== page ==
Remarks.—The ‘Discovery’ specimens differ from Dr. Pfeffer's description, and from a co-typical specimen with which I have compared them, in the more slender form of the body, due especially to the greater length of the sixth abdominal somite; in the greater length of the rostrum; in the shorter lobe on the basal segment of the antennule, reaching only to about the distal third of the segment, while in the typical form it reaches nearly to the end; and in the narrower "hand" of the first legs. But while each of the three well-preserved specimens in this collection differs from the co-type in all these points, they do so in varying degree. The differences are at least as important as some of those which have been regarded as of specific value by recent writers on the Crangonidm, but I do not think that they would justify us, at present, in separating the form inhabiting the area explored by the ‘Discovery’ from that found in the very distant region of South Georgia.


The following table gives some measurements, in millimetres, of the co-type of C. antarcticus as compared with the three most perfect specimens in the ‘Discovery’ collection. All the specimens appear to be females or immature males.



Total Length of Length of Length of Length Ratio Length


Length Carapace from Rostrum from Sixth Abdominal of to Breadth of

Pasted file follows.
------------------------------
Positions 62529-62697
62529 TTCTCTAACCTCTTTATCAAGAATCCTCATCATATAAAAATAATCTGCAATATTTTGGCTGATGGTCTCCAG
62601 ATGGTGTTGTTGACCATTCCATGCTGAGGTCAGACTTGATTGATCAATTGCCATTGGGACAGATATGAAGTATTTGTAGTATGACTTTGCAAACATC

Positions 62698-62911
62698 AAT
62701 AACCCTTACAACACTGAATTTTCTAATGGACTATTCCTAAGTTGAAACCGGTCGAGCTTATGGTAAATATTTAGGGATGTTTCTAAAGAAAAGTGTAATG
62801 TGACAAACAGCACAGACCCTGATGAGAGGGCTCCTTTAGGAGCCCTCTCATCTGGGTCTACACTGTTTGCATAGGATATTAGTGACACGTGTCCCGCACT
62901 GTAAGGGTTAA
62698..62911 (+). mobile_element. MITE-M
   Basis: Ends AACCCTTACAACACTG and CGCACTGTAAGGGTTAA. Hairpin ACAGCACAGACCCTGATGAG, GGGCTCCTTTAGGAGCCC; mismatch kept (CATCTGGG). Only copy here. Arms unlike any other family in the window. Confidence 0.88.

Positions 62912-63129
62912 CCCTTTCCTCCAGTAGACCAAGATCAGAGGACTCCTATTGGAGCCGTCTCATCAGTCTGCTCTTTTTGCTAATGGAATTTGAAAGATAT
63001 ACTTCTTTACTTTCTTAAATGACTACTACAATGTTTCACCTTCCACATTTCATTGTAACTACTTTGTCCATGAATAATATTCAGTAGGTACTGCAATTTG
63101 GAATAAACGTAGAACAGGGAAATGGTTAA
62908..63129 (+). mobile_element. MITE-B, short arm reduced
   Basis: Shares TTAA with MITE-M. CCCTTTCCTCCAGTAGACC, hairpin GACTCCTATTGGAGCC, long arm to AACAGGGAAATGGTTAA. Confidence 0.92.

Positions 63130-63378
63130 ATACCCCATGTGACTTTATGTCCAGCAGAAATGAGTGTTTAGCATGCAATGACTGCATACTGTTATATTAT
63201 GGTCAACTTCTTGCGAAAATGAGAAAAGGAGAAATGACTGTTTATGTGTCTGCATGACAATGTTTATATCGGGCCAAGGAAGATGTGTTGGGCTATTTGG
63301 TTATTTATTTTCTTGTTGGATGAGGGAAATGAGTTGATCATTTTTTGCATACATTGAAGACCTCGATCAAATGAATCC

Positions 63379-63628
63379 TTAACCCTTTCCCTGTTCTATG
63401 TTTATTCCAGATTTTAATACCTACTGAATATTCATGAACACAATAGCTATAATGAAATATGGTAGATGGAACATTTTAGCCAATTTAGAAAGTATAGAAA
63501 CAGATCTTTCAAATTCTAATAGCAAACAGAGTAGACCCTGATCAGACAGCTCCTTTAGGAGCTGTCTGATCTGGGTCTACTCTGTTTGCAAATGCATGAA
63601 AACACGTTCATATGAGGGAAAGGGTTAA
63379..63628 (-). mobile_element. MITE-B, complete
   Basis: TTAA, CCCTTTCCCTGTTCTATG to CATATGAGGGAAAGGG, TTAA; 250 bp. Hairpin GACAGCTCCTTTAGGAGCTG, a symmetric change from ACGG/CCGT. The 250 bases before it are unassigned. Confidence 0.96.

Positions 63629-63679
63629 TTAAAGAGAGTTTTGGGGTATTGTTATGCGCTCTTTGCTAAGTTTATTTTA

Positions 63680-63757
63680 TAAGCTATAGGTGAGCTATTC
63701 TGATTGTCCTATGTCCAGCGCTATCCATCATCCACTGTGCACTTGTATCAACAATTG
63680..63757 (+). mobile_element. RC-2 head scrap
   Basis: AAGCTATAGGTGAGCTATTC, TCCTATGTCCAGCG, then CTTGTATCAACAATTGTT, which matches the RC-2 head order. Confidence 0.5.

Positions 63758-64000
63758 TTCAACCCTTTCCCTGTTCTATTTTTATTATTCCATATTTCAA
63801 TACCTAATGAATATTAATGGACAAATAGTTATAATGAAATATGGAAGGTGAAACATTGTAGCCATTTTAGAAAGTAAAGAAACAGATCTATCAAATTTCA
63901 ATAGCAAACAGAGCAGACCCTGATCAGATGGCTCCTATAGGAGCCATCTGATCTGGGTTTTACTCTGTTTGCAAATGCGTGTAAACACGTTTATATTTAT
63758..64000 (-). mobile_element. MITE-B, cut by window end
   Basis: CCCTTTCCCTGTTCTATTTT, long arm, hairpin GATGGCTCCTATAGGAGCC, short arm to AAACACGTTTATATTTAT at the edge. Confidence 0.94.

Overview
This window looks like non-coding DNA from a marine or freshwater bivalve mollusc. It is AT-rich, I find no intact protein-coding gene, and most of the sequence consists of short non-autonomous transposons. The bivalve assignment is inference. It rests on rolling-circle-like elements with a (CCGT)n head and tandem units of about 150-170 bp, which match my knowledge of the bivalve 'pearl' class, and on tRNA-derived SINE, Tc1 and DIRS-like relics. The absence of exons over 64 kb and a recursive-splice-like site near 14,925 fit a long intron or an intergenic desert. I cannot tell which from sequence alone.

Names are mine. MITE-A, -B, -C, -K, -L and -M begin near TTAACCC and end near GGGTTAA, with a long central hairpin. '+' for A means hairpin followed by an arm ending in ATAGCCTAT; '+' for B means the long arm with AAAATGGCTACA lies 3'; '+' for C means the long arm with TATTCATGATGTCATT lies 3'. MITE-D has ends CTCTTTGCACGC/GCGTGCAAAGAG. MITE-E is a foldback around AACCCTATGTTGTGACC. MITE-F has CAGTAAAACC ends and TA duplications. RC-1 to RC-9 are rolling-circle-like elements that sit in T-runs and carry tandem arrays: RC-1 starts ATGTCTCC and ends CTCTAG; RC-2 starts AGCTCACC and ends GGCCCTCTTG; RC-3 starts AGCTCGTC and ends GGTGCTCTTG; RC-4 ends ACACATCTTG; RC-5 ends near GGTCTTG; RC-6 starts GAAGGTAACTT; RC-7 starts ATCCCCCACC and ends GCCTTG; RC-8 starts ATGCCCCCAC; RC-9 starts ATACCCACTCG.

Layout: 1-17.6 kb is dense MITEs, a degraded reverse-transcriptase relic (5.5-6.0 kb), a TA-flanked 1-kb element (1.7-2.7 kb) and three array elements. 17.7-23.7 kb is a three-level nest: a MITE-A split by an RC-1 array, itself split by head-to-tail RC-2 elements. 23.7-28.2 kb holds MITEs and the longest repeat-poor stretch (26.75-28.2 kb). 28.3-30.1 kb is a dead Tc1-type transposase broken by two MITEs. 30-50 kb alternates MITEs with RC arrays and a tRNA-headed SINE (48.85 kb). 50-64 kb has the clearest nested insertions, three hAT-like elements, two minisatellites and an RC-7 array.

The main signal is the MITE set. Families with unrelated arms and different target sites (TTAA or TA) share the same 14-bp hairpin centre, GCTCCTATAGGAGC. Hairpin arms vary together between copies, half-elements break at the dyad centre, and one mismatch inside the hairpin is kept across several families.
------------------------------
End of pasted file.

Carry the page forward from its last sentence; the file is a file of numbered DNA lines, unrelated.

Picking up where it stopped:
back of Orbit. back of Orbit, Somite Telson “Hand”


C. antarcticus, co-type 46.0 9.75 2.5 7.5 9.0 3.9


‘Discovery,’ January 27,1902 58.0 11.75 4.75 10.0 12.5 4.9


“ March 4,1904 77.0 17.0 13.0 15.0 —


“ January 22,1902 37.5 8.0 2.3 7.5 8.0 —


Dr. Pfeffer was the first to draw attention to the apparent "bipolarity" in the distribution of the genus Crangon. With the exception of the very imperfectly known C. capensis, Stimpson, from the Cape of Good Hope, C. antarcticus is the only species of the genus inhabiting the Southern Hemisphere, and is widely separated from all the other species, which are confined to the temperate and (if Sclerocrangon be included) the Arctic regions of the Atlantic and Pacific. The question has been discussed by Dr. Ortmann, who concludes that C. antarcticus is specially and closely related to the Californian C. franciscorum, Stimpson, and that its presence in the Southern Hemisphere is to be explained by migration from the North along the West coast of America, where the hydrographical conditions are such as to favour an inter­mixture of northern and southern faunas across the tropic zone.